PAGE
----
JOHN BUHRMASTER: Yes, my name is John Buhrmaster. I’m President of First National Bank of Scotia, New York, a community bank. And I have a question for Jim, but I do want to respond that Adam said earlier, and not because you’re from Georgetown and I’m from Syracuse. (laughter)

But you had mentioned ICBA, and ICBA Bancard. I am currently chairman, the volunteer chairman of ICBA Bancard. ICBA is made up of community banks from around the country who all speak to the same voice, we have the same business models. We do not have the same business model as Capital One or Bank of America. We have a similar business model.

One of the things that organization does, as well as the credit union organizations, is we have a service subsidiary that aggregates our members’ buying power to buy credit card services, securities, mortgage, insurance, even CRA products. ICBA Bancard is one of those items. My bank could not be in the credit card business without ICBA Bancard. ICBA Bancard negotiates with the largest vendors, and gets us a price equivalent to what a bank that combines our aggregate 2000 banks would get. There’s no way I could compete with that. That’s how I have a credit card program.

But my question for Jim is that you pointed out that there is a difference in the amount of interchange that you get from different types of transactions. And you talk about the incremental cost of that transaction. But one thing I haven’t heard mentioned here today, at least not very much, is one of the primary reasons that debit card was originated was the check guarantee card. It’s that transfer of risk from the merchant to the issuer.

Is there an economic model out there that would support the pricing of risk by a flat fee, no matter what the size of the transaction, versus a percentage fee, which it is right now?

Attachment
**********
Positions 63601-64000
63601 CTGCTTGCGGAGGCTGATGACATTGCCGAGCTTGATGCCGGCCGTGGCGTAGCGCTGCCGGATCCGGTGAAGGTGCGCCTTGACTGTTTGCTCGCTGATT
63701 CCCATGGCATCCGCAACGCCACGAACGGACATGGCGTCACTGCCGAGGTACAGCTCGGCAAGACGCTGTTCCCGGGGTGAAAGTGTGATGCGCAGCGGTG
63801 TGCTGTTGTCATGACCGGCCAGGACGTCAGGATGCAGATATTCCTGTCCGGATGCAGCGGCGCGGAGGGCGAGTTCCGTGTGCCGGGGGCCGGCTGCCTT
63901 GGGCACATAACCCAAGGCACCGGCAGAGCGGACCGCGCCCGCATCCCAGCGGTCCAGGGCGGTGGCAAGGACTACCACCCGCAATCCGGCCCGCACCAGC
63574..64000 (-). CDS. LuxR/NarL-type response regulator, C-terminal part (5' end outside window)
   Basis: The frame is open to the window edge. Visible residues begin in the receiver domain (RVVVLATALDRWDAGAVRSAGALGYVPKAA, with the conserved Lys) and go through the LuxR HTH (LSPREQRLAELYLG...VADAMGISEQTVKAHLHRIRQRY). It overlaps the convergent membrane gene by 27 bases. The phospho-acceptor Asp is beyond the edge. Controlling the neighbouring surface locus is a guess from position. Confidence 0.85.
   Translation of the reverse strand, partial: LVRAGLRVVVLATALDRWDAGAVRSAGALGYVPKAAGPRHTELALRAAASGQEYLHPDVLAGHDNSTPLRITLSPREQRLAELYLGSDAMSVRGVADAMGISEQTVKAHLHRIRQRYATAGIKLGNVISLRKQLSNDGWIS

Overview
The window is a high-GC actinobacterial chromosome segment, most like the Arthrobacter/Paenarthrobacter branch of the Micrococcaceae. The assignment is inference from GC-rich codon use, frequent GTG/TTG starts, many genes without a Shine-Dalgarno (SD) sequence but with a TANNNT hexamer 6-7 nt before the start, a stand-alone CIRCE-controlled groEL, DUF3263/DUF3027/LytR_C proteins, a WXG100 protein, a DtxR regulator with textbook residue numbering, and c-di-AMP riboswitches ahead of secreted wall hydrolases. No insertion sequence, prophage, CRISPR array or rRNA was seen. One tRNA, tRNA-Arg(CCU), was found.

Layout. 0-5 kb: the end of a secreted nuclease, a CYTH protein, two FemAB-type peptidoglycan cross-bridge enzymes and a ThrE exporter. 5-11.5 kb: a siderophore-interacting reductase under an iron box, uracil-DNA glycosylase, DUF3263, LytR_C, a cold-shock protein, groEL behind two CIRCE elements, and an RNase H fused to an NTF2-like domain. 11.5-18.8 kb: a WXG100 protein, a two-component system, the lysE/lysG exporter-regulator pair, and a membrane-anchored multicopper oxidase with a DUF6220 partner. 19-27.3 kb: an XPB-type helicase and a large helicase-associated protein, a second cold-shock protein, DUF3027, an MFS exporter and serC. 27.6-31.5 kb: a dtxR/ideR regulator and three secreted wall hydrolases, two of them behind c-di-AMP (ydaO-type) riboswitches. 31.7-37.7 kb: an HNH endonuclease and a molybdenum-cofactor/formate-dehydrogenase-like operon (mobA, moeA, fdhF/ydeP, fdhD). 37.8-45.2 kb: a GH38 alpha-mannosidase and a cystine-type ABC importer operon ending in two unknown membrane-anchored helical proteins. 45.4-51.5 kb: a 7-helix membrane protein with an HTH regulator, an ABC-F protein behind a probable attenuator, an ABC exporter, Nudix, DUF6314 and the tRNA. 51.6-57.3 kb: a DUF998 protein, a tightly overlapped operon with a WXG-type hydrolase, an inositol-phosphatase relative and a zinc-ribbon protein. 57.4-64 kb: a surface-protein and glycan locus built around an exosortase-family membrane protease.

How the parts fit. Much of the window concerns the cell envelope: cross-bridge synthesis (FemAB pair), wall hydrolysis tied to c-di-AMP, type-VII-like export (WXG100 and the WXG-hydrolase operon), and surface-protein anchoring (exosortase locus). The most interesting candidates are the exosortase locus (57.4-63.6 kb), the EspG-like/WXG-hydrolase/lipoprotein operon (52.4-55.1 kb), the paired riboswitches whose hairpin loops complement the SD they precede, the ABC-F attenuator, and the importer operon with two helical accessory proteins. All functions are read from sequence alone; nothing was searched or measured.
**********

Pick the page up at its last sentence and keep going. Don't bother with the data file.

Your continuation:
MILLER: Well, you could imagine a fee for risk that would vary by the size of the transaction. The risk, though, with PIN debt is very, very low, because you have the amount deducted from your account immediately. I mean, it’s not a question to the bank whether you will be paying back. They already have your money. But I could see that.

And Adam’s – the initial point is that we haven’t talked about today, is that my reading of Durbin Amendment is that it does task the Federal Reserve with coming up with some mechanism to cover fraud. And maybe, Adam, you’re correct, or Ron, you may be correct on that. I mean, that’s something for the Federal Reserve to work through.

But I mean, I could see a fairly complicated fraud pricing provision or allowance that’s not just a flat fee.

MANN: I’ll just interject two things about that –

ELLIOTT: Adam, will you go in front of –

LEVITIN: Oh, just very briefly. If you want to compare debit – I mean, I think Jim made the point well. If you want to compare debit with checks, it’s just – you can’t look at the check guarantee fees now and say, well, that is the appropriate fraud costs that you incorporated in Durbin. Because first of all, the products, as Jim noted, are different. There’s a payment risk on checks that doesn’t exist with a – certainly with a PIN debit transaction, we have basically a real time authorization. And secondly, the populations that are using checks and using debit cards are different, and you get sort of an adverse selection problem going on right now with checks, which increases the costs of check guarantee fees.

MANN: I’ll just say one thing about what Jim said, about the fraud thing. I’m the person that says fraud is everywhere, that’s because I study it. It’s actually not true that there almost no risk of fraud for PIN debit transactions. There’s two problems for fraud with PIN debit transactions. One of them is if the transaction is unauthorized. Just because the bank pays it doesn’t mean it’s not fraudulent. It just means that the person using the card wasn’t the right person. And that used to be extremely rare, but it’s not extremely rare anymore.

And the second thing is, because the various processing things that seem like black magic to me, if you talk to people that run banks, they will tell you that transactions that come through the network that have PINs on them clear against the accounts, at times there’s no money in the account. There’s no way that you can actually eradicate overdrafts that are not intended to be granted by the banks. And I don’t really understand why that is but… it happens. And to people who are bankeshellip; It’s not as simple as it seems to simply decline debit card transactions because there’s no money there.

ELLIOTT: I’m sorry, so – just so we can get some more questions here.

DAVE WILLIS: Hi. This is a question/slash/comment. I’m Dave Willis. I’m with Navy Federal Credit Union. We’re one of the three credit unions that are covered by this rule, although we agree that all credit unions are going to be covered by this rule, because that’s the way the market works.